Like Elenia and Kyle, it is apparent that the industry is both fracturing, and congealing. Rather than the shotgun approach of Second Life, we are seeing grids specialize and draw specific markets. Inworldz and Reaction Grid both aren't just successful… they both have very loyal members. As Elenia stated, one cannot compare apples to apples here; we cannot say one apple is "better" just because it's larger than another apple. Different flavors, different intents, different markets. That's how the entire World Wide Web operates… and no one in his right mind would consider that concept a failure.

    There is room in this industry for friendly competition, cooperation, trading of code, assistance to other businesses, and even sending customers to areas of special interest. At this point folks, we are seeing a crumbling of the iron curtain monopoly that has long surrounded Second Life. Linden Lab has proved stubborn beyond all belief in their insistence on doing things "their" way. Companies such as Inworldz and Reaction Grid (an a score of others) are now giving us an alternative. If there is anything I am sorry to see, it's that the entire OpenSim project wasn't more cohesive, better-managed, and more cooperative. But that's a whole 'nuther thread.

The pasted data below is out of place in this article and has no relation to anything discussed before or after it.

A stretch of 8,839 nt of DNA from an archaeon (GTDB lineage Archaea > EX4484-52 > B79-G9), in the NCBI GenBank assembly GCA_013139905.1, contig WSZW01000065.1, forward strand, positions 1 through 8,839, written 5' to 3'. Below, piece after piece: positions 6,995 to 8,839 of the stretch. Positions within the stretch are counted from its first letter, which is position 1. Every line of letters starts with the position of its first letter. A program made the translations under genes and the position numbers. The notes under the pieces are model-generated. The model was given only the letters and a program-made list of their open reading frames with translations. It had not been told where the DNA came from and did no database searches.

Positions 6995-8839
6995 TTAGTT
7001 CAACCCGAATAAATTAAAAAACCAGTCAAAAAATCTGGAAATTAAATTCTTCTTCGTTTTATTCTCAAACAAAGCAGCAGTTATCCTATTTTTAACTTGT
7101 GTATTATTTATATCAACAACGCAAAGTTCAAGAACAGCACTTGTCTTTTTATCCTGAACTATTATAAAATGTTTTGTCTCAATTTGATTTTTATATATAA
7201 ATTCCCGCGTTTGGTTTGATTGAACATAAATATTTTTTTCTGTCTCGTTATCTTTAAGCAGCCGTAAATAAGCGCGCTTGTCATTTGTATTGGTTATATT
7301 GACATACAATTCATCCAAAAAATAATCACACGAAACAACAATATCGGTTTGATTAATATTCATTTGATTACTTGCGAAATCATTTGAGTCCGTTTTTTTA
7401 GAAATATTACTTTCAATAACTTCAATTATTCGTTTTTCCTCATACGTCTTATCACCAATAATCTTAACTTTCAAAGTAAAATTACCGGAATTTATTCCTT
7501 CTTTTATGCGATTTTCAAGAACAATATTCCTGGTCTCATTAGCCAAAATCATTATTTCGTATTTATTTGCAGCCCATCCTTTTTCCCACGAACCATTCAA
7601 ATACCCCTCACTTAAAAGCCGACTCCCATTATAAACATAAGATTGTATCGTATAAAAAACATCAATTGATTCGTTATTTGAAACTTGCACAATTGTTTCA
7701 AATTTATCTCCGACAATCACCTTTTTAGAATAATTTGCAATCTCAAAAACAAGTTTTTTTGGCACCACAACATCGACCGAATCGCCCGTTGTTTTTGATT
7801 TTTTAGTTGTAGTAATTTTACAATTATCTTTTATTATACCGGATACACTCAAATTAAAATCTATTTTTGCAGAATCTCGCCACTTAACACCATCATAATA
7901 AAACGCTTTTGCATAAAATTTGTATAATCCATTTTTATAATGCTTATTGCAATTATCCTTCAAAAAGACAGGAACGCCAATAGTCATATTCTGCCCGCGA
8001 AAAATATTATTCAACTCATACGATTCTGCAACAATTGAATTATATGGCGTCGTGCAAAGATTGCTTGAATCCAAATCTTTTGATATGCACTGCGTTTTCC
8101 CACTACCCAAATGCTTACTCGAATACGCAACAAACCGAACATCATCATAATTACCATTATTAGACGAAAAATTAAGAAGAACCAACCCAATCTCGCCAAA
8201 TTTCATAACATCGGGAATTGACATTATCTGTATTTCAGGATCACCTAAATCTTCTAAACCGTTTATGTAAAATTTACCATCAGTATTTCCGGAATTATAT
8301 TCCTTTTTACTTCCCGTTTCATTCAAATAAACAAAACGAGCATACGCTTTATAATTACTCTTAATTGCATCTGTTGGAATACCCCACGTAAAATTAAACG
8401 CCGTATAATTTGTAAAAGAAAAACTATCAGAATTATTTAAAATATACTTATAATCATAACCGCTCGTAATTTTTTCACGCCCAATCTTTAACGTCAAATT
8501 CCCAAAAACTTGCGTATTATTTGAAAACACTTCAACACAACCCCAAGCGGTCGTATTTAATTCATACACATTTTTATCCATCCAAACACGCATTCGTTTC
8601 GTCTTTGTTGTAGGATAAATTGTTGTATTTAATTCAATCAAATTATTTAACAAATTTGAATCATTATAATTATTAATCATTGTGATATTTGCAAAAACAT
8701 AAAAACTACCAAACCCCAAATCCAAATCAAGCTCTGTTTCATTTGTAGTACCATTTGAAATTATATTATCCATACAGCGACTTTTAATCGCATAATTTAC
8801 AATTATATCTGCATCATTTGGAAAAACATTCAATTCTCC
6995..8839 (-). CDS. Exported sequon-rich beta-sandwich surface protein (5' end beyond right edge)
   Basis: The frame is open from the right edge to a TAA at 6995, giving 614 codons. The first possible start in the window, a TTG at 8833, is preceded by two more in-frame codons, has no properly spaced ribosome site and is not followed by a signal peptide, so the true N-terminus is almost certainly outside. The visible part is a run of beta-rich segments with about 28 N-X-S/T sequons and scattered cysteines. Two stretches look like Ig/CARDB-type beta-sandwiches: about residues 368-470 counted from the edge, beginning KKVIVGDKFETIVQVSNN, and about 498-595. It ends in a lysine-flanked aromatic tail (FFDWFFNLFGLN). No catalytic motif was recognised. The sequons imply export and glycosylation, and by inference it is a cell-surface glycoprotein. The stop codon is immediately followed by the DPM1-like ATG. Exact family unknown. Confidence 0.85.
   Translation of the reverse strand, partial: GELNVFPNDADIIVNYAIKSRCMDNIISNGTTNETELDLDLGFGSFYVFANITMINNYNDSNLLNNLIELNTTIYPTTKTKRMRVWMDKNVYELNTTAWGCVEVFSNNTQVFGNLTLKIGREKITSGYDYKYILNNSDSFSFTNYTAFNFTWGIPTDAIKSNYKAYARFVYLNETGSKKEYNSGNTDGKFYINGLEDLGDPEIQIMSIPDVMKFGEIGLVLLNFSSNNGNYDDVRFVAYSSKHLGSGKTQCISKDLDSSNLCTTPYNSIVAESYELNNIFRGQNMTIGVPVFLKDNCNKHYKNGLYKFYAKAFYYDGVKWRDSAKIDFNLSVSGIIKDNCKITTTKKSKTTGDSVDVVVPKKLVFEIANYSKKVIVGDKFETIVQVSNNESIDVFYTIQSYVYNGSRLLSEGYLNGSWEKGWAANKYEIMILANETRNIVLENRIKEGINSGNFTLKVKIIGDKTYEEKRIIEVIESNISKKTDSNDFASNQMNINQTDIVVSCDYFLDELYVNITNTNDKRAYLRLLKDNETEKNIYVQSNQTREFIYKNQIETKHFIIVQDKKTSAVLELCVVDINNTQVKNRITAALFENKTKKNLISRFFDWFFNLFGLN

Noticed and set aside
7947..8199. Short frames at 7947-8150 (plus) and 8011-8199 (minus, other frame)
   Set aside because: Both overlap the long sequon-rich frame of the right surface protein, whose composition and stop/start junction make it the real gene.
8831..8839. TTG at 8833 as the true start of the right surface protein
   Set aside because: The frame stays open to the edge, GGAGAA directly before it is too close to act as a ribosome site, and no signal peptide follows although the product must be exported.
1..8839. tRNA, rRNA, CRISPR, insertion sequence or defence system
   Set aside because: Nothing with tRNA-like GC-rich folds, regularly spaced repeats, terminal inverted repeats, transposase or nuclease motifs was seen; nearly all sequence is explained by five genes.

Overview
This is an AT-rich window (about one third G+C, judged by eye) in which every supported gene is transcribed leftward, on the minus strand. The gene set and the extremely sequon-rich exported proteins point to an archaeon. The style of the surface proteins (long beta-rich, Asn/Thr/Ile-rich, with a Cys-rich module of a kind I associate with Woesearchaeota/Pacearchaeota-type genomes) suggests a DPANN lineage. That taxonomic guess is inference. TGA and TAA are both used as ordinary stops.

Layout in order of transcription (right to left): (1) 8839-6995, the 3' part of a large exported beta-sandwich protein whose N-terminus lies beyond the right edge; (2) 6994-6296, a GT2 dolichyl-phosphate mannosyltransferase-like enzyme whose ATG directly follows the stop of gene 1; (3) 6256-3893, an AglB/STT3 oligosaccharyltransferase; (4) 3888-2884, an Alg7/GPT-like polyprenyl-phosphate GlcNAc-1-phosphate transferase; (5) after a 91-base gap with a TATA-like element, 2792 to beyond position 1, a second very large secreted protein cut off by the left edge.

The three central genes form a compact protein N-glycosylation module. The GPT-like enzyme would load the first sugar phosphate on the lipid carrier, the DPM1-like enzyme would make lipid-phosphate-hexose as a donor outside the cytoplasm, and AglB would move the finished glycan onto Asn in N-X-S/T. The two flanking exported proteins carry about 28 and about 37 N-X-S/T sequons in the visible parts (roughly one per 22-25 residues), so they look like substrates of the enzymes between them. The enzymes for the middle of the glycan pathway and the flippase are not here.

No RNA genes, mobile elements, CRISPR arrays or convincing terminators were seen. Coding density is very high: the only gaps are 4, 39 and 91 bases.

Short run… I very much appreciate companies such as IZ and RG… as well as the inevitable others that will show up as entrepreneurs realize there is a wonderful market opportunity that LL has left wide open. Their loss… our gain. : )

  15.' Gaga Gracious says:

    It’s all very well for Wayfinder to urge the Opensim community to work together, quote:

    “At this point folks, we are seeing a crumbling of the iron curtain monopoly that has long surrounded Second Life. Linden Lab has proved stubborn beyond all belief in their insistence on doing things, their way. Companies such as Inworldz and Reaction Grid (an a score of others) are now giving us an alternative. If there is anything I am sorry to see, it’s that the entire OpenSim project wasn’t more cohesive, better-managed, and more cooperative.”